Measurement of the intracranial pressure during space flight is critical to understand whether the visual impairment intracranial pressure (VIIP) syndrome is related to pathological elevation of the ICP. Currently only invasive measurement of ICP is considered accurate enough for determination of this parameter. Given that all invasive methods for measuring ICP carry some risk, this may be catastrophic in the space flight environment. Therefore development of non-invasive technologies for measuring the astronauts’ ICP is highly desirable. This study aims to evaluate the latest generation of a transcranial Doppler based technology for measuring ICP against gold standard invasive methods in patients on Earth requiring ICP measurement. The results of this study will help determine the accuracy and usability of this latest version of the non-invasive ICP meter (Vittamed).
Clinical Evaluation of the Newest Generation of a Non-Invasive ICP Meter (VITTAMED) in Subjects Undergoing Invasive ICP Measurement
Eric Bershad, M.D.
Baylor College of Medicine
The study will enroll 60 patients undergoing ICP measurement either by lumbar puncture or intracranial CSF pressure (Ommaya reservoir). The Vittamed device uses ultrasound to measure two different segments of the ophthalmic (eye) artery (OA) at the same time. Differences between the flow through the eye artery are analyzed to assess the effect of the ICP on the intracranial segment as compared to the extracranial arterial segment which does not have ICP pushing on the arterial wall. An external pressure is applied via incremental inflation of a soft orbital cuff through a range of pressure. The external pressure applied at which the flow velocity pattern appears most similar between the intra- and extracranial OA segments determines the ICP.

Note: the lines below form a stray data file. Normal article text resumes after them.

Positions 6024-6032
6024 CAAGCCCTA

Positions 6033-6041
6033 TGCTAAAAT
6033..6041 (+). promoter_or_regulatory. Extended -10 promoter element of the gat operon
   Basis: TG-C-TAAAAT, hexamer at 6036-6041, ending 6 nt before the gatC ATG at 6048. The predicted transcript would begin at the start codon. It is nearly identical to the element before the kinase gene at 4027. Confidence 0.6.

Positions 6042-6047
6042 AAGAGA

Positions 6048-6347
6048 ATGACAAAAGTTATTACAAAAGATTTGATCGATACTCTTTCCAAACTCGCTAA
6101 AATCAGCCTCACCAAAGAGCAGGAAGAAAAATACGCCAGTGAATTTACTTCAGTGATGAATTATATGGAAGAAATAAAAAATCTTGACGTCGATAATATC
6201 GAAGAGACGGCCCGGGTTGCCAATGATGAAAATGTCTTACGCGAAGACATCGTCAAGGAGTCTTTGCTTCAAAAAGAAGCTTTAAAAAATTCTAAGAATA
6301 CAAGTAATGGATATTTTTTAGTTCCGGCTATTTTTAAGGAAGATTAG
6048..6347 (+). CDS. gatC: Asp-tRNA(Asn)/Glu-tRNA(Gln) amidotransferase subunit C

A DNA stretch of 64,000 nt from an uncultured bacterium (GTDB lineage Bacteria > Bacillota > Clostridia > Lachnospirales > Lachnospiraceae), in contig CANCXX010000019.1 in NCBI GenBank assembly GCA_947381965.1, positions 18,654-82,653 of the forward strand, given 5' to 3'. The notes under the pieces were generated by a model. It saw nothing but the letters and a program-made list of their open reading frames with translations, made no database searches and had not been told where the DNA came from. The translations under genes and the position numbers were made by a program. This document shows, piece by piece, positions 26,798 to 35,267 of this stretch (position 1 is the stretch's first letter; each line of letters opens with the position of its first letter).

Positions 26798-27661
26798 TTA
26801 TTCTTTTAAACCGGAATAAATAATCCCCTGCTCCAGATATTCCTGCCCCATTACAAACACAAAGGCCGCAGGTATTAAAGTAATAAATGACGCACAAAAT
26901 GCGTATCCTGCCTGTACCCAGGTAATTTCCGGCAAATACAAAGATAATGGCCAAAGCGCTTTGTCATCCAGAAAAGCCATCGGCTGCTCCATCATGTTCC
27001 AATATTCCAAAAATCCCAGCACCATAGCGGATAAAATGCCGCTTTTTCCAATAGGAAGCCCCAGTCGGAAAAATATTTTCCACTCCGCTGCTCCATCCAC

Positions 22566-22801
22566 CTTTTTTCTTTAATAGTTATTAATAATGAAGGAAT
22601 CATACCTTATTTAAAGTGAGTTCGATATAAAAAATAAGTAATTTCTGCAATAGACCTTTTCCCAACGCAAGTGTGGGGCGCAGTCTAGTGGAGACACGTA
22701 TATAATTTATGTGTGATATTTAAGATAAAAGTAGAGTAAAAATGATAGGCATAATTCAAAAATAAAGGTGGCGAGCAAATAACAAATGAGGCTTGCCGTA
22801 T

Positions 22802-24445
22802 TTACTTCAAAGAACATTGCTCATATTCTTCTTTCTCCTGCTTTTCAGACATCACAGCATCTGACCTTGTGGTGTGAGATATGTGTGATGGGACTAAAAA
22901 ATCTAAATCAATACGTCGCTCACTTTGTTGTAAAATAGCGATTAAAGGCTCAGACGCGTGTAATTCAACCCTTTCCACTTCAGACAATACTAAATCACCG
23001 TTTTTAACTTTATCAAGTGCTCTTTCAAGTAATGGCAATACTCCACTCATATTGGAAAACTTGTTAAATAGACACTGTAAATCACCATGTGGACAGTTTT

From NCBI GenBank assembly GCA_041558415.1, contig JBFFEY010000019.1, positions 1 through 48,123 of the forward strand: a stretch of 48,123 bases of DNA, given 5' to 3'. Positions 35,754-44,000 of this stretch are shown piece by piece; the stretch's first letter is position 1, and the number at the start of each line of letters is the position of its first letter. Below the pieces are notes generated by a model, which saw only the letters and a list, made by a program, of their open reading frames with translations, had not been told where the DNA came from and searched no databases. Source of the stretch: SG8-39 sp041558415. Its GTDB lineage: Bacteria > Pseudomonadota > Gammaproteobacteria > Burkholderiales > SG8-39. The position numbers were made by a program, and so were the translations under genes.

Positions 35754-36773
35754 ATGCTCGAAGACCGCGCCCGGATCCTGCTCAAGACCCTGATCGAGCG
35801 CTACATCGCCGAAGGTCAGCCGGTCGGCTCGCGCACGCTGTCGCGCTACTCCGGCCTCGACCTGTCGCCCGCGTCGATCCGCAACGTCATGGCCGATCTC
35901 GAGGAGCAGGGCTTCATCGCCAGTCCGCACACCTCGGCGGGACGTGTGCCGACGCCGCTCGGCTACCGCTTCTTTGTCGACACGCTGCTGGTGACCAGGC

The primary aim of the study is assessing the accuracy of the non-invasive method compared to the simultaneously measured invasive ICP measurement. The secondary aim is to assess the change in ICP related to either CSF drainage (lumbar puncture) or body tilt (upright / supine) in ommaya reservoir patients. Study sites will include Baylor College of Medicine, UT Dallas Southwestern, and MD Anderson. The results of this study will help guide NASA and the NSBRI as to whether this device is accurate enough for measurement of the astronauts’ ICP before, during and after space flight.
Many patients with brain injury from various causes require measurement of ICP to improve long-term neurological function, and survival. This technology if accurate would be valuable for use in settings such as the neurocritical care unit, emergency room, battlefield, high altitude, and remote settings, where invasive measurement of ICP may be difficult due to risks, lack of expertise, or costs. Since a non-invasive device that can accurately measure ICP does not currently exist, development of this and other devices having potential for accurate measurement of ICP is very important.